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Franklin Town Council Transfers Nikwasi Mound Ownership To Local Nonprofit

Lilly Knoepp
The Franklin Town Council voted unanimously to transfer the deed of the Nikwasi Mound to nonprofit the Nikwasi Initiative. The mound will remain a protected part of the National Register of Historic Places.

The Franklin Town Council has voted to transfer the deed to the ancient Nikwasi Mound to a nonprofit.   

The hall broke out into applause after the town council voted unanimously in favor of transferring the property to the Nikwasi Initiative - a nonprofit made up of representatives from Franklin, Macon County, the Eastern Band of Cherokee Indians and Mainspring Conservation Trust.

Hope Huskey is on the board of the Nikwasi Initiative and a member of the Eastern Band.  


“I like the idea that Cherokee and Appalachian people aren’t a thing of the past. That we are people living in 2019 and that we will be here in the years to come,” says Huskey, who is also on the Mainspring board.


The town first moved to draw up the transfer deed in March, but it has proven to be controversial.  A group of private citizens filed a lawsuit against the town council.  A hearing for it has not yet been scheduled. Franklin town Attorney John Henning says that he is certain the deed is legal - and that it gives the mound even more protections.


Mayor Bob Scott stated that he would sign the deed “under duress.” The mayor does not hold a vote on the council. He says he still has questions about the deal.


Gloria Raby Owenby - one of the plaintiffs in the lawsuit - says that people of Macon County have taken a bad deal.


“We’ve been robbed. We have actually been robbed. We still are going to be able to go forward with our lawsuit and we plan to do that,” says Owenby. She was not comfortable sharing who her legal counsel is at this time.


In the deed, if the Nikwasi Initiative ever goes bankrupt, then the mound will revert back to Franklin. Additionally, if the Initiative ever violates the deed in anyway then there would be a hearing.


Franklin Vice Mayor Barbara McRae has faced personal attacks for proposing the transfer.  Critics have called it a conflict of interest because McCrae is both on the town board and the co-chair of the Nikwasi Initiative. Henning says this is false.   


“ I feel like most people are solidly behind it,” says McRae. “I hope that the people who are against it will change their minds when they start seeing positive changes down there.”


Another criticism of the Nikwasi Initiative is its lack of planning and transparency on what it will do with the area around the mound.  The Initiative has received over $67,000 in funding from Franklin, Macon County, and the Eastern Band in the last two years.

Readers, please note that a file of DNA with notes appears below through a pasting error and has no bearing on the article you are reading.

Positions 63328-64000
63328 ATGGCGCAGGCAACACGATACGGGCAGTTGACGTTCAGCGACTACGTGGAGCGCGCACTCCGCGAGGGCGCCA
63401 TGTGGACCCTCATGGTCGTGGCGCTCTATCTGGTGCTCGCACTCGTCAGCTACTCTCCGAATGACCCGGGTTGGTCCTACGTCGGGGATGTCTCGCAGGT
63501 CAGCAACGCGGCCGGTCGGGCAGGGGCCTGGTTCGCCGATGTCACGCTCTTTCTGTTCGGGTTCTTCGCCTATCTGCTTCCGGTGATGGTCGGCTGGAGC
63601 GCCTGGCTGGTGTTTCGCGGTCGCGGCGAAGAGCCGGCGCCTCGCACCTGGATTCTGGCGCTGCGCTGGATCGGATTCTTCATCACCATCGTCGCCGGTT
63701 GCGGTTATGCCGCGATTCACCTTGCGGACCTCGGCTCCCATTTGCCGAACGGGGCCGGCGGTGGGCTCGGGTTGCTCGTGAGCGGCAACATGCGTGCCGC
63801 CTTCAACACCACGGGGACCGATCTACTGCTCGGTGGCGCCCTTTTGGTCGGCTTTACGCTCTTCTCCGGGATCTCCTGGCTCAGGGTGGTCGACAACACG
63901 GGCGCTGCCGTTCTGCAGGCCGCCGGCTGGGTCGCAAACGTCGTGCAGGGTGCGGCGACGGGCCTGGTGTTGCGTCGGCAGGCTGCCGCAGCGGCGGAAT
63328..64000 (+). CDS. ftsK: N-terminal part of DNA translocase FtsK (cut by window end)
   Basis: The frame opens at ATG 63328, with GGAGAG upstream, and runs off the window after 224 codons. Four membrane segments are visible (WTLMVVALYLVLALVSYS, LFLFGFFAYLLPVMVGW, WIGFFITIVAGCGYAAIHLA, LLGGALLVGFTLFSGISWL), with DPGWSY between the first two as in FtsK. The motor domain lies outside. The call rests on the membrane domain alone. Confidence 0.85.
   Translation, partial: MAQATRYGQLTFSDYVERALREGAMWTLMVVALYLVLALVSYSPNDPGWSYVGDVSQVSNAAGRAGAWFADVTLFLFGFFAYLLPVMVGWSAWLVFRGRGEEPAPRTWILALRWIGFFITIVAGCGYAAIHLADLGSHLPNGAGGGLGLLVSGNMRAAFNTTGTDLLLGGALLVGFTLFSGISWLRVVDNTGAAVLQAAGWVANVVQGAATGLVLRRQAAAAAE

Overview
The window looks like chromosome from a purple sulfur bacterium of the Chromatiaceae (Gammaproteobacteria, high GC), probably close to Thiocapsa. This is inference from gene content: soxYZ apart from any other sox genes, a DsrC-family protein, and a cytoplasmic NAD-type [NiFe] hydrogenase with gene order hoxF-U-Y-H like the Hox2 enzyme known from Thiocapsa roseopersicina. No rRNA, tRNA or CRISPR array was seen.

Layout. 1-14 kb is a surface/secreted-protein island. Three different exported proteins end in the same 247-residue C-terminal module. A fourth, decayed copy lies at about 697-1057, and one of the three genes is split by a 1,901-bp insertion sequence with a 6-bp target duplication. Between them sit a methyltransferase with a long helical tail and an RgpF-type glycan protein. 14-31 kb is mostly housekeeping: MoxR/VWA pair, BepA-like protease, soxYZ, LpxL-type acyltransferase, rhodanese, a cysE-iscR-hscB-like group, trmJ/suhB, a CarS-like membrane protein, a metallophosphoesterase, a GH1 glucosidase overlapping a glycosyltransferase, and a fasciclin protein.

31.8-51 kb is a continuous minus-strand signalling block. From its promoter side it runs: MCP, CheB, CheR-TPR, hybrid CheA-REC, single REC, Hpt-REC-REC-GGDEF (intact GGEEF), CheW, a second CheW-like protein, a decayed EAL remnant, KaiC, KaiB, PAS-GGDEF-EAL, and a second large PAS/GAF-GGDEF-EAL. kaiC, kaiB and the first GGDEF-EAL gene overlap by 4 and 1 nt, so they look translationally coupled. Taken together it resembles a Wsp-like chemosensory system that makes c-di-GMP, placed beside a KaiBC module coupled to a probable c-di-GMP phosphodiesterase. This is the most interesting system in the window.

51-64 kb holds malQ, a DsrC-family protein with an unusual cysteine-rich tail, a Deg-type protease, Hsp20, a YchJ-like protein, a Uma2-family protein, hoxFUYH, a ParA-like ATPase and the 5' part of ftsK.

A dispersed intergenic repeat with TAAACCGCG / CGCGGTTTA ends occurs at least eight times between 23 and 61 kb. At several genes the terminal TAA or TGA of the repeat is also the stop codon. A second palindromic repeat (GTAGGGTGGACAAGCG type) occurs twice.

McRae says that the Nikwasi Initiative plans to hold public meetings about the project soon.


“It’s very hard to organize a public meeting and graphics. Hopefully that will happen very soon,” says McRae. I think that we have lots of great idea and have taken some good steps.”


The Nikwasi Initiative website launched after the proposal for the transfer of the deed.


According to it’s website,the nonprofit will protect the mound and add “informational signage similar to its work at Cowee Mound.” A kiosk and observation platform were built across from the mound in the fall. These sites will be a part of a cultural corridor spanning along the Little Tennessee River that were announced this fall.

Credit Courtesy of the Nikwasi Initiative
Nikwasi Initiative website features this draft plan of the Cultural Corridor in an informational video.

The Eastern Band of Cherokee Indians bought the abandoned building next to the mound for $400,000. They are currently working on a feasibility study to build a Cherokee Museum annex on the property.  

Council member David Culpepper says that there is no downside to this deal.


“Let’s play devil’s advocate for a second - So if we deed this to the Nikwasi Initiative and we got conned. They conned us. What happens now? They can’t do anything with it. The protections of the 1946 deed - which are good protections - are still there,” says Culpepper.


Culpepper also quoted an archived Franklin Press article from 1947 at the meeting which explained that the conveyor of original deed to Niwasi Mound was willing to sell the mound to “the town, a commission or a trusteeship on the express condition that the mound be preserved and not be excavated or explored.”


Council member Joe Collins put forward the motion to transfer the deed.


Despite the harsh words of the past few months, everyone at the meeting agreed on one goal: To protect the Nikwasi Mound for the next generation.


Lilly Knoepp is Senior Regional Reporter for Blue Ridge Public Radio. She has served as BPR’s first fulltime reporter covering Western North Carolina since 2018. She is from Franklin, NC. She returns to WNC after serving as the assistant editor of Women@Forbes and digital producer of the Forbes podcast network. She holds a master’s degree in international journalism from the City University of New York and earned a double major from UNC-Chapel Hill in religious studies and political science.
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